In Search of a Spatial Equilibrium in the Developing World

68 Pages Posted: 4 Jul 2017

See all articles by Douglas Gollin

Douglas Gollin

Oxford Department of International Development; Williams College; Yale University

Martina Kirchberger

Columbia University

David Lagakos

University of California, San Diego (UCSD) - Department of Economics; National Bureau of Economic Research (NBER)

Multiple version iconThere are 2 versions of this paper

Date Written: June 2017


In most developing countries, there is a large gap in income per head between urban and rural areas. One appealing interpretation of this gap is that it reflects a spatial equilibrium, in which the higher incomes of urban areas are offset by lower non-monetary amenities. In this paper, we draw on new high-resolution evidence to document how amenities vary across space within twenty developing countries. We focus on measures of health, housing quality, crime and pollution. These vary substantially across space, and they can be carefully measured with highly comparable data. We find that in almost all countries, and for almost all measures, amenities are constant or increasing in population density. In addition, net internal migration flows are directed toward denser areas in every country. These findings are hard to reconcile with a spatial equilibrium. Instead, they suggest that developing countries are undergoing a reallocation of workers to densely populated areas, which offer higher living standards on average.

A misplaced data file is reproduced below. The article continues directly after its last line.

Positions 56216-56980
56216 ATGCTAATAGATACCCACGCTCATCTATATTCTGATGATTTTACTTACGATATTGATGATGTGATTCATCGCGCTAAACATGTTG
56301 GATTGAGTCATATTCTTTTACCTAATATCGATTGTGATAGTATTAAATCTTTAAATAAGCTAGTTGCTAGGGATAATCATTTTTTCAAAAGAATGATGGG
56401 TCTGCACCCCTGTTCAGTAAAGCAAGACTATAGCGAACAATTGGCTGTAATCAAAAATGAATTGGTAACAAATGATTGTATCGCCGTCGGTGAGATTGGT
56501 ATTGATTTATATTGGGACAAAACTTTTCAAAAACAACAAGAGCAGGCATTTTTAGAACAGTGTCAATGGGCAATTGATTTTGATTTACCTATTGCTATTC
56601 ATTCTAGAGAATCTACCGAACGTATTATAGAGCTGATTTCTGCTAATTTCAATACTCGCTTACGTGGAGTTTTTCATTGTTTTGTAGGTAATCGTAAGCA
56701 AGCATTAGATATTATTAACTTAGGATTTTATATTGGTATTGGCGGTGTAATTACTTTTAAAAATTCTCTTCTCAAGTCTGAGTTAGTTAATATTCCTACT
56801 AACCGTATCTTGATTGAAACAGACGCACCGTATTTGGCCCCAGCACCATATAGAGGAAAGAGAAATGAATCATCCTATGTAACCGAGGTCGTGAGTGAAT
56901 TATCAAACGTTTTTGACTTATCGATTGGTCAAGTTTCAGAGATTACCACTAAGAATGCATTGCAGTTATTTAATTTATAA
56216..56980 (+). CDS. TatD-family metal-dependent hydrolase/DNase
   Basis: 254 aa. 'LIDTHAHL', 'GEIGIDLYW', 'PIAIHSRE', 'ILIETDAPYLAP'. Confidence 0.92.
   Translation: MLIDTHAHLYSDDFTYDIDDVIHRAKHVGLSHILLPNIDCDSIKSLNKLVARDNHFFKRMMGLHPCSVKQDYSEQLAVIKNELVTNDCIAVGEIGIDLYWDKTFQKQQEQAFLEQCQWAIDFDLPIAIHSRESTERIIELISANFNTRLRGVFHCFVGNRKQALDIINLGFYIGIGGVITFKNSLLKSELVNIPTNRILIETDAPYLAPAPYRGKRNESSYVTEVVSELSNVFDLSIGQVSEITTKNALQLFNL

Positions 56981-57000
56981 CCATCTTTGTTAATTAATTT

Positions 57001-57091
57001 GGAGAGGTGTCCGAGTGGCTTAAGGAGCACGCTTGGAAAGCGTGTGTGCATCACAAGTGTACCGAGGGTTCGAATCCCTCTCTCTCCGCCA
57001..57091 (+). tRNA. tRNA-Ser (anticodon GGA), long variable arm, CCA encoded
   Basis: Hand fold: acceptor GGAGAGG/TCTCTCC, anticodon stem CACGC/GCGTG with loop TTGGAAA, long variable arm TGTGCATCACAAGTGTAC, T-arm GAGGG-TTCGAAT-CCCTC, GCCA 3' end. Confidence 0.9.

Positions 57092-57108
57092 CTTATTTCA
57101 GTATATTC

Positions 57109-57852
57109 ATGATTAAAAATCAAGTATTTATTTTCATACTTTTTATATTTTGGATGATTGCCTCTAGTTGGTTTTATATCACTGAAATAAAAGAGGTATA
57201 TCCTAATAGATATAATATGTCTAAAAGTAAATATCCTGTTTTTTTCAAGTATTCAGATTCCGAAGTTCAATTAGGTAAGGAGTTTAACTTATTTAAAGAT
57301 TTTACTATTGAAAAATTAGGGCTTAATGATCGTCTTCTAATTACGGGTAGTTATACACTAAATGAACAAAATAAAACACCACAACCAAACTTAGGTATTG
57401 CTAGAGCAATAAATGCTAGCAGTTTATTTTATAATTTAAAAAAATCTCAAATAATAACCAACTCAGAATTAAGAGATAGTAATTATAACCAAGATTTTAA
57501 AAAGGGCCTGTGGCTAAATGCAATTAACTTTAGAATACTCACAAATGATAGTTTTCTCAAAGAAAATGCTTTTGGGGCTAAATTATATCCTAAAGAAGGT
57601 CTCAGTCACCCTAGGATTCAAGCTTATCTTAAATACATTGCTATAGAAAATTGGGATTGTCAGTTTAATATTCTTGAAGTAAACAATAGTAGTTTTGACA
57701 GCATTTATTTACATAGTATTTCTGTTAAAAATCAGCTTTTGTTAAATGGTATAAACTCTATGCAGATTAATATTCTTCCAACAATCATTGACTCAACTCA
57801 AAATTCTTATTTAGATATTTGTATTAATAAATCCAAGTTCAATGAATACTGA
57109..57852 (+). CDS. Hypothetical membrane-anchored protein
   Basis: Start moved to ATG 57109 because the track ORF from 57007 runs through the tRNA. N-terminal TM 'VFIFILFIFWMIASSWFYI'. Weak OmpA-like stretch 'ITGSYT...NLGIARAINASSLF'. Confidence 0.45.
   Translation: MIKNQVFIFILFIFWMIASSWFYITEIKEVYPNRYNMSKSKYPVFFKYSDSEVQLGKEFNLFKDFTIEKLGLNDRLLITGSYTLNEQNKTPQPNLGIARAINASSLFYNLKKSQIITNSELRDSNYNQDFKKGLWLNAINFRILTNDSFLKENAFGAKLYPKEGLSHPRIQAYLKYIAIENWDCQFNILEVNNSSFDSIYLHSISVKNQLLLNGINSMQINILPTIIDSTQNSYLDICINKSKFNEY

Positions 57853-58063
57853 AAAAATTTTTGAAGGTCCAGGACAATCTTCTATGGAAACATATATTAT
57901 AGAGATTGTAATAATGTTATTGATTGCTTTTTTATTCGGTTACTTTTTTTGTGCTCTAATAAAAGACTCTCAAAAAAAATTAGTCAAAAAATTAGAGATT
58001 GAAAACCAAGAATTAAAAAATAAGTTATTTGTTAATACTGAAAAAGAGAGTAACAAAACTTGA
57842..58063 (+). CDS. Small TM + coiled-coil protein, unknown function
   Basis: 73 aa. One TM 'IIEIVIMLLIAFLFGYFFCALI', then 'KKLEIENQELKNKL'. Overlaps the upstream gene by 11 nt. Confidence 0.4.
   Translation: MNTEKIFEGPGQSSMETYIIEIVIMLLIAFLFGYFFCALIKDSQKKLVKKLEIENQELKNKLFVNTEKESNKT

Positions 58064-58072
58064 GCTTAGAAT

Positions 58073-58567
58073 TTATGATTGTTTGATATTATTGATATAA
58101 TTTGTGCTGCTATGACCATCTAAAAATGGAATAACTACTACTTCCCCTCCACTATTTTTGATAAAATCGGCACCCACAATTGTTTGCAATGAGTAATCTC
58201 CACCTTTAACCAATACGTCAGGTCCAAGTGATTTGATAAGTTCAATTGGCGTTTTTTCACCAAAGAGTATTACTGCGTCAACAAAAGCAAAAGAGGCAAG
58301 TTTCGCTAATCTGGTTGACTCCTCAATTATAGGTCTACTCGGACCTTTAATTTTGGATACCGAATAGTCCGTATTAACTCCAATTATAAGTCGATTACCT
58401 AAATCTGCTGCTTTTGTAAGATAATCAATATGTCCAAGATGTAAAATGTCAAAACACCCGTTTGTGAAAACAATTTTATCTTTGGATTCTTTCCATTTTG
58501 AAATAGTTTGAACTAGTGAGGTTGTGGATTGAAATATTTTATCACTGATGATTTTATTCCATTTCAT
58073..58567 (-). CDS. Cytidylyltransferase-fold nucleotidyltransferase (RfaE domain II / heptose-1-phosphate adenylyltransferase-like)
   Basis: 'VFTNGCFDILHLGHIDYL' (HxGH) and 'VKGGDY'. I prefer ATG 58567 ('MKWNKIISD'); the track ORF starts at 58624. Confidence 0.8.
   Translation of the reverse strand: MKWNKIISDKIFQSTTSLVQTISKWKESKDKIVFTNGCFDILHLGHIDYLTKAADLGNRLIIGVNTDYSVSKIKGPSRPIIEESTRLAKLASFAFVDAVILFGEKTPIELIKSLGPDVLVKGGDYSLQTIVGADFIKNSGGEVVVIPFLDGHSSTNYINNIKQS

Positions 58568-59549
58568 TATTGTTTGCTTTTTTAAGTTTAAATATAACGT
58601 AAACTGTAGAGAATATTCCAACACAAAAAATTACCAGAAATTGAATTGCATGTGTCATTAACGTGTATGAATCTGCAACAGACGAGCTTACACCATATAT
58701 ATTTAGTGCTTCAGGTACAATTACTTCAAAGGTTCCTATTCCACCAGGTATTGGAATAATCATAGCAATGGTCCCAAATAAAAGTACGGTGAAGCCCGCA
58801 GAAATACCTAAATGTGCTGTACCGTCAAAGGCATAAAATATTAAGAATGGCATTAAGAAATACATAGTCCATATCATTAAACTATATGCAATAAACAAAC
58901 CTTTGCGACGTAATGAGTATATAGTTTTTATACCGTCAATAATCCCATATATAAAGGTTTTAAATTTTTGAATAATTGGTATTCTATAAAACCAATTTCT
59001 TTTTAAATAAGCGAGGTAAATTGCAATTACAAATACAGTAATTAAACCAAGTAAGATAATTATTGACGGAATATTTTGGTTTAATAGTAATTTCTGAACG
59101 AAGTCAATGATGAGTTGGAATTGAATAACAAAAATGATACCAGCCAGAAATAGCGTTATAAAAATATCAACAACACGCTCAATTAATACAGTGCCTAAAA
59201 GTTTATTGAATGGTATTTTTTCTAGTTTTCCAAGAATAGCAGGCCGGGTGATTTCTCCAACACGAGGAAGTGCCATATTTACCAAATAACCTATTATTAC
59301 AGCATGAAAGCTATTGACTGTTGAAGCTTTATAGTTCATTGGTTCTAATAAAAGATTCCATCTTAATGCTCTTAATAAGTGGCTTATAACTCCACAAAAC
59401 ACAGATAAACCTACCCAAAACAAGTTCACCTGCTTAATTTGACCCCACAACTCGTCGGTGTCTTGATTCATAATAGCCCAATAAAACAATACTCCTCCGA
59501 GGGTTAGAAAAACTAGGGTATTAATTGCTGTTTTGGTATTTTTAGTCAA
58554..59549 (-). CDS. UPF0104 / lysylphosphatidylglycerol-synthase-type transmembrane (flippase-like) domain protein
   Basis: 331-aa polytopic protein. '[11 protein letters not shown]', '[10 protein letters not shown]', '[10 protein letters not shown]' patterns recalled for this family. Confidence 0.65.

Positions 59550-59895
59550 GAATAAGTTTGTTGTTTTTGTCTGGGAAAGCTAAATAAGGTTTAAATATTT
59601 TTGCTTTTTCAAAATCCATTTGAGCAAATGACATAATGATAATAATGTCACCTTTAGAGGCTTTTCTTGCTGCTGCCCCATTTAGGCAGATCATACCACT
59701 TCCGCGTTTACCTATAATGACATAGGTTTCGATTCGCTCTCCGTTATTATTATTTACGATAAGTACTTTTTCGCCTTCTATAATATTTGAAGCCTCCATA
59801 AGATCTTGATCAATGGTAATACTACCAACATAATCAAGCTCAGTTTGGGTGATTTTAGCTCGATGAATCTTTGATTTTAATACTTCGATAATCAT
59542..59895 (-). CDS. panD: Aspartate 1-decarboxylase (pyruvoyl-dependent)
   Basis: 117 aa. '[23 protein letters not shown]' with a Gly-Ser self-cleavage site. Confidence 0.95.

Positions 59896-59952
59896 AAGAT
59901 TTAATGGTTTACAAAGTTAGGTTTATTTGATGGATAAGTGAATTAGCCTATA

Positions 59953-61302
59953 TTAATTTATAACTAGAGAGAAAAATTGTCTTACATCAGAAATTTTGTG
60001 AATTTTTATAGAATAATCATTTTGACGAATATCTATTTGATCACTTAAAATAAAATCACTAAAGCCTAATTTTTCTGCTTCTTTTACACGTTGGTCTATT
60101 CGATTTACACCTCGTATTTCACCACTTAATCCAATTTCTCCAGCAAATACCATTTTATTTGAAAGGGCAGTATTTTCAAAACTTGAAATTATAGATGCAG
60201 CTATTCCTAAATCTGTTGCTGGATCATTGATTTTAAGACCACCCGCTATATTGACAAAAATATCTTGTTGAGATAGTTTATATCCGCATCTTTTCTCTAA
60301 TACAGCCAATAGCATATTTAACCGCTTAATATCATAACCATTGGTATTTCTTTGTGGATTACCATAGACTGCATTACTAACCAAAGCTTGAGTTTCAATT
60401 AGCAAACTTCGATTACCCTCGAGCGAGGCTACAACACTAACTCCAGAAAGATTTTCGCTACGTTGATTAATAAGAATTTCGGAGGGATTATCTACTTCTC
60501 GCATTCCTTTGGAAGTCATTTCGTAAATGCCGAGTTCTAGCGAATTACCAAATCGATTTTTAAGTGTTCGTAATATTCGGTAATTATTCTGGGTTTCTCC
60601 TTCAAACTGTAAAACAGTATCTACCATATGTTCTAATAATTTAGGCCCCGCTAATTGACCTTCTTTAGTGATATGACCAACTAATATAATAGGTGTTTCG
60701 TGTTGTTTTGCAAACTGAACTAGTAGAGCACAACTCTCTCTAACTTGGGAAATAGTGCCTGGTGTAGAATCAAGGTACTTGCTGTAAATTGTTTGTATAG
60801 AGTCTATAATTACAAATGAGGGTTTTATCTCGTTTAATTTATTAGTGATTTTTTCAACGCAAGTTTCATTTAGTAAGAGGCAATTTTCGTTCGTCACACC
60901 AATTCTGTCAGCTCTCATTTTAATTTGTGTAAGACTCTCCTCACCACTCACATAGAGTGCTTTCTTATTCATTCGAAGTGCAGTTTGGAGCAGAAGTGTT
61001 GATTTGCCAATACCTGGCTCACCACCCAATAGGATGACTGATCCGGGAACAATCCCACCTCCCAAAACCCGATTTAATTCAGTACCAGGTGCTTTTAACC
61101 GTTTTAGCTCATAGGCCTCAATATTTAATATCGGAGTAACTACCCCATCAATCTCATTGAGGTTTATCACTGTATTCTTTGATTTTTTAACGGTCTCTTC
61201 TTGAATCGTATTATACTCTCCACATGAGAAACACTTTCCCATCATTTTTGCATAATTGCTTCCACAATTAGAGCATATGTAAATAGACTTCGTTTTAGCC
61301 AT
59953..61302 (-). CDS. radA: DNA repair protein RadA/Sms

Keywords: amenities, Development, disamenities, living standards, migration, spatial equilibrium

JEL Classification: O11, O15, O18, R12

Suggested Citation

Gollin, Douglas and Kirchberger, Martina and Lagakos, David, In Search of a Spatial Equilibrium in the Developing World (June 2017). CEPR Discussion Paper No. DP12114, Available at SSRN:

Douglas Gollin (Contact Author)

Oxford Department of International Development ( email )

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Williams College ( email )

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Yale University ( email )

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Martina Kirchberger

Columbia University ( email )

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David Lagakos

University of California, San Diego (UCSD) - Department of Economics ( email )

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United States

National Bureau of Economic Research (NBER) ( email )

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Cambridge, MA 02138
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